The skies are friendly; the passengers are not

Everyone's equal at 30,000 feet

Sun, 2008/11/09 - 22:58 by aargh

Don't be surprised when I tell you that I'm not famous. By that I mean, people don't exactly rush to shove a microphone or tape recorder in my face when I speak. If I were, I'm sure one of my oft-quoted lines would be: "I don't like flying. I just like where it takes me." That goes double for long-haul flights, and triple for internationals.

Sometimes it's enought to make me reconsider the trip. Which confuses people who hear me lament what they deem an exotic destination. "But why wouldn't you want to go?" Experienced travelers, we see that 9- or 12-hour flight as a common bond, not unlike a medical affliction. "Dallas to New Dehli? Oh man, that's harsh."

It's not that I fear flying. Quite the contrary. I wholly appreciate the safety statistics of jumbo jets compared to the horseless carriage. Careless SUV drivers reinforce the point as they try to eat, groom, and chat on their mobile phones when behind the wheel. ("Hey, I gotta call you back, I think I just hit some guy.")

No, I just don't like the sense of captivity and the notion that canned sardines get more personal space. About the only nice thing I can say about the long-haul experience is that the airlines still feed you. Mostly because they fear riots at cruising altitude, but they feed you nonetheless.

But really, just what the hell is one supposed to do to pass the time? Sightseeing grows old rather quickly at 35,000 feet: "Look, honey, it's (still) the Atlantic Ocean!" The in-flight movies? About as enthralling as vision charts you see at the eye doctor, only less so. I used to drug myself to sleep, the problem being that I'd then spend two days trying to wake up. Reading? I get jealous knowing that the book's characters have more freedom of movement, even if they are fleeing for their lives... And with this ban on liquids, you can't bring enough booze to get yourself properly sozzled.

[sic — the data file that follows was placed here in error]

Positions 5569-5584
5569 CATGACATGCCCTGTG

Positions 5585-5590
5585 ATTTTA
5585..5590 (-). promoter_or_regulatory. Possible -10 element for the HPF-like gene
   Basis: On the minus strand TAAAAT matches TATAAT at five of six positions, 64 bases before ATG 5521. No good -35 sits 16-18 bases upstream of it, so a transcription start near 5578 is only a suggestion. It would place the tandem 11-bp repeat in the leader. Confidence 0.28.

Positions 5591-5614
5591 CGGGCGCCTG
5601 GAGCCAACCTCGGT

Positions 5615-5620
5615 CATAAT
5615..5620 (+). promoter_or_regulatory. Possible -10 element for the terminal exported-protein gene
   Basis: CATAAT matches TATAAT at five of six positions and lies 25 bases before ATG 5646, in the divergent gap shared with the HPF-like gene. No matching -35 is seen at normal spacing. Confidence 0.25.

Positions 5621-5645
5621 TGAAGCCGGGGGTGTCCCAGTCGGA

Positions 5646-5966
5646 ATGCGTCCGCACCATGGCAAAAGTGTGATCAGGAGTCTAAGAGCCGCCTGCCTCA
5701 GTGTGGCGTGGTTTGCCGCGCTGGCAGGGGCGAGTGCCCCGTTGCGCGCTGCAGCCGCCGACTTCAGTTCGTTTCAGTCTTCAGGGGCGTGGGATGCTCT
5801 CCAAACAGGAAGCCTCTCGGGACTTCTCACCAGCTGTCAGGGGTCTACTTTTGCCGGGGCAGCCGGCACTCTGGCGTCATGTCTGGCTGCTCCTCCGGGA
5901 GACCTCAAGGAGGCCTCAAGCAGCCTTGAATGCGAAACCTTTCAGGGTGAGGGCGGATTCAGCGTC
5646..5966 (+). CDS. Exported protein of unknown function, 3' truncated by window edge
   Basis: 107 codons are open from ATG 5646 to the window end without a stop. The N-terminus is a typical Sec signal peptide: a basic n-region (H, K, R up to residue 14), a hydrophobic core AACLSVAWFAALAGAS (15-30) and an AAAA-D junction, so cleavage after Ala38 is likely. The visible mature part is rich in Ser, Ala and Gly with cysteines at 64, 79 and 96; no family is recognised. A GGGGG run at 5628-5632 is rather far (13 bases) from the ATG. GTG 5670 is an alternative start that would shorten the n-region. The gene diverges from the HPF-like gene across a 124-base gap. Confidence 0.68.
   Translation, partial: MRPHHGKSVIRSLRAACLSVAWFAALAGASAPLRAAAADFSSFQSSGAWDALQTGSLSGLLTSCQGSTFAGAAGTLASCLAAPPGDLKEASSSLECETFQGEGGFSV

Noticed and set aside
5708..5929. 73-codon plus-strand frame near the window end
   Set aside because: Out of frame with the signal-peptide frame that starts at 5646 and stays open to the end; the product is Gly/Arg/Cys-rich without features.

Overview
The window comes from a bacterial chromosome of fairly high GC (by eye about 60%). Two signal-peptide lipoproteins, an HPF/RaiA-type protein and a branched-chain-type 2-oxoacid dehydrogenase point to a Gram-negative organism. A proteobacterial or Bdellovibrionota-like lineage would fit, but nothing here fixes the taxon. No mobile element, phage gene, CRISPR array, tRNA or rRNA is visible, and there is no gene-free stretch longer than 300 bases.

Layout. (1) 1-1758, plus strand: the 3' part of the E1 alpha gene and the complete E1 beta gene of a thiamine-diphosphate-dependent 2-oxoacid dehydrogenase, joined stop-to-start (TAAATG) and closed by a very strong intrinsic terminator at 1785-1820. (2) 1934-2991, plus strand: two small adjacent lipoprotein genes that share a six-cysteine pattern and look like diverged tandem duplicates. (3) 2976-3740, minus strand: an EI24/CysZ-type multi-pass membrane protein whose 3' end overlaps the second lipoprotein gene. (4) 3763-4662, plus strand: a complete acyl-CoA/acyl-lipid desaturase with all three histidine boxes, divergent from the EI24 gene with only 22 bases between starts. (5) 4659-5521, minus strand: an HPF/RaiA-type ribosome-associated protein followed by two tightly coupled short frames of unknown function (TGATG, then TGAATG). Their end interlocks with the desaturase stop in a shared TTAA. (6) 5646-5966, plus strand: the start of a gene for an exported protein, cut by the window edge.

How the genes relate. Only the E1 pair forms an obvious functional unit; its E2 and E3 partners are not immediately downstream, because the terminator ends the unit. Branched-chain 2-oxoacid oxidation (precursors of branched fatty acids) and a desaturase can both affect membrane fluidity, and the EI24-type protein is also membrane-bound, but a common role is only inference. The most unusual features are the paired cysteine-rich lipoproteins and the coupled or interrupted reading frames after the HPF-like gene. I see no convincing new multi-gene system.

When you think about it, everything there is to do on an airplane is to help you forget that you're even there. Which would imply that I'm not the only person who simply wants out.

Heaven forbid the day airlines permit mobile phones in-flight. I would encourage would-be chatterboxes -- I'm talking to you, salesmen -- to invest in very small handsets. Proctologists will find those easier to remove.

It's not all gloom and doom, mind you. I certianly enjoy the camraderie. The sense that we're all in this together, both literally and figuratively. Because in the tin cigar, at least within your cabin class, we're all equally subhuman. Subject to airline food, poor climate control, and bathrooms so small they should be outlawed by the Geneva Convention.

There's no room in the airplane for prejudices based on ethnic background, hairstyle, political affiliation or even IQ. Long-haul travel squeezes the nonsense right out of us. Mesmerized by our diminished circumstances, all that's left is the respect we give another person simply for being alive.

It was even better before That Day. You know, that patch of history before airlines were antsy about people milling about. You could strike up some wonderful conversations in the back of the hull. We would discuss where we had been, what brought us together, and what we were going to do once we were out. Not unlike cellmates. Except that we all paid to be here.